I just finished reading your publication and I found it very interesting and useful, particularly, I appreciated the report about grappa which has been a very pleasant discovery to me. I also found interesting the report about serving temperature: I could not imagine temperature played such an important role in evaluating a wine. I tried myself the experiments you suggested and I was very surprised by the fact that as the temperature was getting higher the wine tasted so different! The next time I will offer some wine to my friends, I will make sure to pay attention to serving temperature and I will make use of your suggestions. Thank you!
Elizabeth Goodman -- San Francisco, California (USA)
Dear Ms. Goodman, we are very glad to know you found DiWineTaste interesting and, above all, that it was useful to you to understand an important aspect like serving temperature. Thank you for what you wrote about our publication. We sincerely hope you will continue reading and appreciating DiWineTaste with the same enthusiasm and satisfaction. Thank you.



Dear DiWineTaste,
I downloaded your magazine and I read it and found it very interesting. Congratulations for everything, I will surely continue reading DiWineTaste and to download it every month. I would like to ask you a question. Some friends of mine gave me as a gift for my birthday a bottle of Barolo 1990 and, as I am not going to open it, I was asking myself for how long I can keep this wine without having it ruined. Considering the year, maybe the time to open it has just come?
Alberto Ghisolfi -- Parma (Italy)
First of all thank you for your words of appreciation about DiWineTaste, we are glad to know you found it interesting. Keeping wine is a relatively complex subject because it is based on many factors, each one of them determining the success and the longevity. First of all, the place and the way used to keep it, the well-known rule of keeping the bottle in horizontal position must be applied for sure. Barolo, which is produced with Nebbiolo grape, is usually long lasting and, as for every wine, year and area of production have to be considered. Barolo can last, in best cases, for even 20 and more years and you can consider yourself lucky because 1990 was one of the best vintages of the past century. If you wish, you can open your bottle and enjoy an excellent vintage, however, you can keep the wine to develop for many years, provided you have proper place and condition for keeping wine.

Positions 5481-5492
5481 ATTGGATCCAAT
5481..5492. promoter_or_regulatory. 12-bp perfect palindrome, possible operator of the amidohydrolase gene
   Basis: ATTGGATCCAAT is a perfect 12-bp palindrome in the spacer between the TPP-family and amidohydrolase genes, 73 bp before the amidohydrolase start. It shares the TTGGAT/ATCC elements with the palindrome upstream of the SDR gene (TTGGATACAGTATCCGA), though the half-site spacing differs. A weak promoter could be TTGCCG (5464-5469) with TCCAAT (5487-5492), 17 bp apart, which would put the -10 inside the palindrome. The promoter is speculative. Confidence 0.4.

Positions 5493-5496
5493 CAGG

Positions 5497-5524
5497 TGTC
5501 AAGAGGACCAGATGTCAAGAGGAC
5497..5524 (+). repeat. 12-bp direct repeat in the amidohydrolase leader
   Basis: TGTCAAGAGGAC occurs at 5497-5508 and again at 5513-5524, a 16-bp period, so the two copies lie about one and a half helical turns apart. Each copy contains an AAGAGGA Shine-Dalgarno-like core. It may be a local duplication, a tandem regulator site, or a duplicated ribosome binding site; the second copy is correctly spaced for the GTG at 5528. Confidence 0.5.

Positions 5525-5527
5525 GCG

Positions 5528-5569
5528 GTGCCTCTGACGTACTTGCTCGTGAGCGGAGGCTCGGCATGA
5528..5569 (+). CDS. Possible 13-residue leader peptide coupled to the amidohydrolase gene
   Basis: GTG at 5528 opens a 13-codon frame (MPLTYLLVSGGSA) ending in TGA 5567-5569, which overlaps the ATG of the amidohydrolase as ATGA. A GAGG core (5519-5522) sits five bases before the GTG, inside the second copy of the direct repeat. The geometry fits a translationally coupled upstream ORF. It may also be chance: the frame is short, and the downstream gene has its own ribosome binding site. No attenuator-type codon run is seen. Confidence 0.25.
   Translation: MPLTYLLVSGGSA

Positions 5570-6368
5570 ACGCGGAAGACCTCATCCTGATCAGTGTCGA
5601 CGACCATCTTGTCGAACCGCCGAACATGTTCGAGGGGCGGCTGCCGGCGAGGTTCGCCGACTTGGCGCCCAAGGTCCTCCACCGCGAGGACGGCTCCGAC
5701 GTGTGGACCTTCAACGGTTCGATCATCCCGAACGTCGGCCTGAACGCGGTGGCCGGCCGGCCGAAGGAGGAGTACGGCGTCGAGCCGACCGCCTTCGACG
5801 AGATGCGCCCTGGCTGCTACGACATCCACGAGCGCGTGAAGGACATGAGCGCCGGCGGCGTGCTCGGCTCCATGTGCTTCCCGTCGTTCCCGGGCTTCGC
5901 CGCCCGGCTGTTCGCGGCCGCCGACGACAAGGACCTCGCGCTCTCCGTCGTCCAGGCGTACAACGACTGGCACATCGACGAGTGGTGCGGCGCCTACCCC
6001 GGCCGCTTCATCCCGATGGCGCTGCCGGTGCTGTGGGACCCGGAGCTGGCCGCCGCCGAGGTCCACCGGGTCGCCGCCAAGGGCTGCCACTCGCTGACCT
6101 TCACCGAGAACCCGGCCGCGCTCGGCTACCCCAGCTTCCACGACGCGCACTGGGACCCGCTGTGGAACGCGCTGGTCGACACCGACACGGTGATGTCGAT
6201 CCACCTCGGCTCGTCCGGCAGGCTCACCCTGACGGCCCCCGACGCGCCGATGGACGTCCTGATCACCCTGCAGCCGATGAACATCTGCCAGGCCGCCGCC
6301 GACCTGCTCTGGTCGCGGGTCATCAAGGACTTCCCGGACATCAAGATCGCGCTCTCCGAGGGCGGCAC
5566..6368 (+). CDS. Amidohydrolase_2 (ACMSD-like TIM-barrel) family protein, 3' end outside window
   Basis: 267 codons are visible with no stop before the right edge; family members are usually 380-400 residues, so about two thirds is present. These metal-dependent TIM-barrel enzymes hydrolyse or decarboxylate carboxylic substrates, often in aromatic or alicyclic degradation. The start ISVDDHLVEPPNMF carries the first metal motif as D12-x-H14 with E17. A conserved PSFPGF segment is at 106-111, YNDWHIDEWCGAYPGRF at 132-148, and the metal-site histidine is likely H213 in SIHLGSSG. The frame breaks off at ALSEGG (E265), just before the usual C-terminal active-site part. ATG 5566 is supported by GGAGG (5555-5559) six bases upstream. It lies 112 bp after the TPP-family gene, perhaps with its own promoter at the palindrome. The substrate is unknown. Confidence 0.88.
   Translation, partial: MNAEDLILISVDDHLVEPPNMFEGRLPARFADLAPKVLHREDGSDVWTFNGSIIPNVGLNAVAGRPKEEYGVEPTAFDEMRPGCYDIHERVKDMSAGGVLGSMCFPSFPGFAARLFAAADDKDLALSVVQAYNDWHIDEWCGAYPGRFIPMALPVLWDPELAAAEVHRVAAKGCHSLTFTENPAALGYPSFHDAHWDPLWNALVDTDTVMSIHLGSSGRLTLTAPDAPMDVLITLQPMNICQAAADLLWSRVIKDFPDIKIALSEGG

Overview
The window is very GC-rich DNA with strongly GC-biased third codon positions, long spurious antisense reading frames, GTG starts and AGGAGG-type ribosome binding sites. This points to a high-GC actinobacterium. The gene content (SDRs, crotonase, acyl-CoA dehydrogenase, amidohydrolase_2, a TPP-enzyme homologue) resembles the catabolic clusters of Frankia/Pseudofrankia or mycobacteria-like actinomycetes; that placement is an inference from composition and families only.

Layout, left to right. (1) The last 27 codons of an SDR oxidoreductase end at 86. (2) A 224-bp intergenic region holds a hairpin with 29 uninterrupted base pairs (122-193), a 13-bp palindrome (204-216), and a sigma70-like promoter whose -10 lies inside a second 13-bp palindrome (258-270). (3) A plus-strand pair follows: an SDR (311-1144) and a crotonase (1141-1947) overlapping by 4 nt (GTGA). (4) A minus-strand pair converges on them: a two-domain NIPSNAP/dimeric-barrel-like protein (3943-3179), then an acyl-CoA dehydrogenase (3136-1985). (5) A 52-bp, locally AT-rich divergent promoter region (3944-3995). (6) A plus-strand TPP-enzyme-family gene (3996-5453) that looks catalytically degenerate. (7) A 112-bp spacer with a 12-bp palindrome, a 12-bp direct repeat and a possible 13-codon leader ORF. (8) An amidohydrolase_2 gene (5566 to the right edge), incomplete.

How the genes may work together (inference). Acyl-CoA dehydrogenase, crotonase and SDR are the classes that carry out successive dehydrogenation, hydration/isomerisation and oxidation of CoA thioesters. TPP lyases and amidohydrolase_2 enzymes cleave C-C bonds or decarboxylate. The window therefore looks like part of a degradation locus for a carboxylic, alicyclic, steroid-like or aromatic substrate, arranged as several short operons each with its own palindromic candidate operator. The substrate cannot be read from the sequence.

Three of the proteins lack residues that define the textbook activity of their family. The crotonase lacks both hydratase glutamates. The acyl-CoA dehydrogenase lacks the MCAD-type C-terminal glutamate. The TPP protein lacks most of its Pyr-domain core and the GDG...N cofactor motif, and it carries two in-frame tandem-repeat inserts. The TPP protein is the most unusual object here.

First of all, my best congratulations for this new publication about wine, it is very interesting as well as comprehensive, I particularly found interesting the report about wine tasting and I hope you will continue discussing this subject in the next issues. One night some friends of mine and I went out and we had a very good German wine that had “Mosel-Saar-Ruwer” written on the label. With what grapes is this wine made from?
Jean-Jacques Bouard -- Corbeil-Essonnes (France)
Dear Mr. Bouard, thank you for what you wrote about our publication; we are glad to know you found the first issue of DiWineTaste interesting. The subject of wine tasting will be discussed every month as we believe it is essential for spreading wine culture and for being properly appreciated. Talking about the wine you had the chance to drink with your friends, the “Mosel-Saar-Ruwer” is one of the most appreciated and renowned areas of Germany. Unfortunately the information you provided us is not enough to tell what grapes they used to make that wine, however, we can try to figure them out. The most cultivated grape of that area is Riesling as well as Müller Thurgau and Elbing. As the majority of the wines made in that area are produced with Riesling, it is likely to be that the wine you enjoyed with your friends was made with that grape.